Cycling conditions included a initial denaturation at 95 °C for 5 min, followed by 28 cycles of 30 s 95 °C denaturation, 30 s annealing at 55 °C, and 1.5 min elongation at 72 °C, followed by a final extension of 10 min at 72 °C. Afterwards, we confirmed bands of the PCR products that corresponded to the 800 bp using 1.5% agarose gel.

PCR products were subjected to a purification procedure using the QlAquick PCR Purification Kit (QIAGEN, Valencia, CA) according to the manufacturer’s instructions. Purified PCR products were eluted in 50 μL sterilized distilled water. Following extraction, the purified PCR products were quantified using a NanoDrop ND-1000 Spectrophotometer (NanoDrop Technologies, Wilmington, DE).

Cloning reaction and transformation

The purified PCR products were cloned using the TOPO TA Cloning Kit for Sequencing (InvitrogenTM, Carlsbad, CA) according to the manufacturer’s instructions.

Cloning reactions were performed in a total volume of 6 μL, consisting of 0.5 to 4 μL purified PCR products, 1 μL salt solution (1.2 M NaCl, 0.06 M MgCl2), 1 μL TOPO vector (10 ng/μL plasmid DNA), and sterilized distilled water. The cloning reaction mixture tubes were mixed gently and incubated for 10 min at room temperature, following which they were placed on ice. Transformation using Takara Escherichia coli DH5 α competent cells (Takara Bio Inc., Shiga, JP) was performed according to the One Shot® chemical transformation protocol of the TOPO TA Cloning Kit for sequencing. The transforming reaction mixture tubes were then incubated on ice for 5 min. Next, the cells were heat shocked for 30 s at 42 °C without shaking, and the tubes were immediately transferred to ice. A volume of 250 μL S.O.C. medium (2% tryptone, 0.5% yeast extract, 10 mM NaCl, 2.5 mM KCl, 10 mM MgSO4, 10 mM MgCl2, and 20 mM glucose) was then added. The tubes were tightly capped and shaken at 200 rpm horizontally at 37 °C for 1 h. The suspensions of competent transformed E. coli were then spread at volumes of 10 and 50 μL on the prewarmed agar plates containing ampicillin (InvitrogenTM, Carlsbad, CA) and were incubated overnight at 37 °C. By the following day, colonies had grown from the agar plates, and 15 colonies were randomly selected and cultured overnight at 37 °C in Falcon 2059 tubes (Becton, Dickinson and Company, Franklin Lakes, NJ) in 1 mL of lysogeny broth (LB) medium (Fisher Biotech, Fair Lawn, NJ) containing 100 μg/mL ampicillin.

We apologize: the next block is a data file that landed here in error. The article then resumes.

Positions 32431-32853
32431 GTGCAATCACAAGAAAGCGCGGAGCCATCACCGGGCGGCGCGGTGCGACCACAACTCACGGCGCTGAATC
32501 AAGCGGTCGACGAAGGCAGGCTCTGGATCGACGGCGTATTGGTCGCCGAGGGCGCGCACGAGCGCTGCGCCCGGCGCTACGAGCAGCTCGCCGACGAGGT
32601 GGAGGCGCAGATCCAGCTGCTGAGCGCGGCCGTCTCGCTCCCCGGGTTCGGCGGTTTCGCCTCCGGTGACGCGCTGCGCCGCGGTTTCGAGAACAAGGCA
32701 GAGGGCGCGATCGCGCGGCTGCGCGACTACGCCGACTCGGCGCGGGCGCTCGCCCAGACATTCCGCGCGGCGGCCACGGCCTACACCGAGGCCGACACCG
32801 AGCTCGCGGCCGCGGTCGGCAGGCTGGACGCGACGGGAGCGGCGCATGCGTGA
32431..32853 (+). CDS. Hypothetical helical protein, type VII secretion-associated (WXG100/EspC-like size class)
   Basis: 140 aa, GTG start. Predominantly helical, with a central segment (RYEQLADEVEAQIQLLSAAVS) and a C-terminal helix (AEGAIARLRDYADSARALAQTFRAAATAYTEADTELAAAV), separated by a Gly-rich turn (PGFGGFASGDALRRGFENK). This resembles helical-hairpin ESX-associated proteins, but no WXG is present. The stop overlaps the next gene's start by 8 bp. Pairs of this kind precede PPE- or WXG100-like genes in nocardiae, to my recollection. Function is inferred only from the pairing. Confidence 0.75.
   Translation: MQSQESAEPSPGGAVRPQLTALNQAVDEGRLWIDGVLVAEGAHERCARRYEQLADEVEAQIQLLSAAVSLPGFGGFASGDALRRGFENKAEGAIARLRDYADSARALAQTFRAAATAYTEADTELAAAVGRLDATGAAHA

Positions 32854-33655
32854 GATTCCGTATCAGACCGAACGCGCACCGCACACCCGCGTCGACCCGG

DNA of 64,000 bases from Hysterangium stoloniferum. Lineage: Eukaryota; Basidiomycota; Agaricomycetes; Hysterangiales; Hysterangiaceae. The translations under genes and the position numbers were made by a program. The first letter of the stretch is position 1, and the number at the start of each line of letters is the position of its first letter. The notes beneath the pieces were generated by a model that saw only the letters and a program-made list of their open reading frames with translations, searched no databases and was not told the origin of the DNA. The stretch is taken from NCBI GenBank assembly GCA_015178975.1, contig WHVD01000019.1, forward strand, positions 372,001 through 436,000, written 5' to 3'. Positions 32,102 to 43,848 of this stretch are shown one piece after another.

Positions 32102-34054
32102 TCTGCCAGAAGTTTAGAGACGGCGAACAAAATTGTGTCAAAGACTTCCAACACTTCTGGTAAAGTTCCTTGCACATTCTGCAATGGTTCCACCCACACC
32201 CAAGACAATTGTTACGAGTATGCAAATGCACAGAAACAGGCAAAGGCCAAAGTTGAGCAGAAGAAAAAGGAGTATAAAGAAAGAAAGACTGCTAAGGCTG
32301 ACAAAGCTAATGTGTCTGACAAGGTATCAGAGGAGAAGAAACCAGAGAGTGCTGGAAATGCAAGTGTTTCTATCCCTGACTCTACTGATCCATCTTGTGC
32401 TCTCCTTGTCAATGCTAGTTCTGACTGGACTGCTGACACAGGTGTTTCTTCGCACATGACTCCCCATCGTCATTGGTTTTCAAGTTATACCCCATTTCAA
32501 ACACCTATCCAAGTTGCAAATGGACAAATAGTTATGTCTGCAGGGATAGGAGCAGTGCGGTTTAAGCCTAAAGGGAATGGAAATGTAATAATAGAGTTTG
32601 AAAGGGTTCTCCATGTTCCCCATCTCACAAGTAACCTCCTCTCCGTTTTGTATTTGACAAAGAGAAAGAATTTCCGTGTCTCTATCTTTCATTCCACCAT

Isolation of plasmid DNA

LB medium cultured overnight was collected into sterile DNase-free 1.5 mL microcentrifuge tubes. The tubes were then centrifuged at 12,000 × g for 2 min, with the pellets used for further analysis and the supernatant discarded. The plasmid DNA in the pellets was isolated using the PureLink Quick Plasmid DNA Miniprep Kit (InvitrogenTM, Carlsbad, CA) according to the manufacturer’s instructions. Purified plasmid DNA was eluted in 75 μL sterilized distilled water.

Sequencing and identification

The primer T3 (5’-ATTAACCCTCACTAAAGGGA-3’) was used for sequencing. Sequencing of purified plasmid DNA was completed using the Applied Biosystems 3730xl DNA sequencer. Identifications were performed using the Basic Local Alignment Search Tool (BLAST), with a similarity cut-off of 99%.

Results

Environmental survey of the northern ward

Acinetobacter sp. was detected from only two of 14 samples using the culture method. In contrast, using 16S rRNA gene sequence analysis, Acinetobacter sp. was detected from seven of 14 samples. Thus, positive results were obtained for five samples by only the 16S rRNA gene sequence analysis.

Table 1 shows the results of the environmental survey of the northern ward comparing the 16S rRNA gene sequence analysis and the culture method.

Table 1 16S rRNA gene sequencing analysis and culture method results for the environmental survey of the northern ward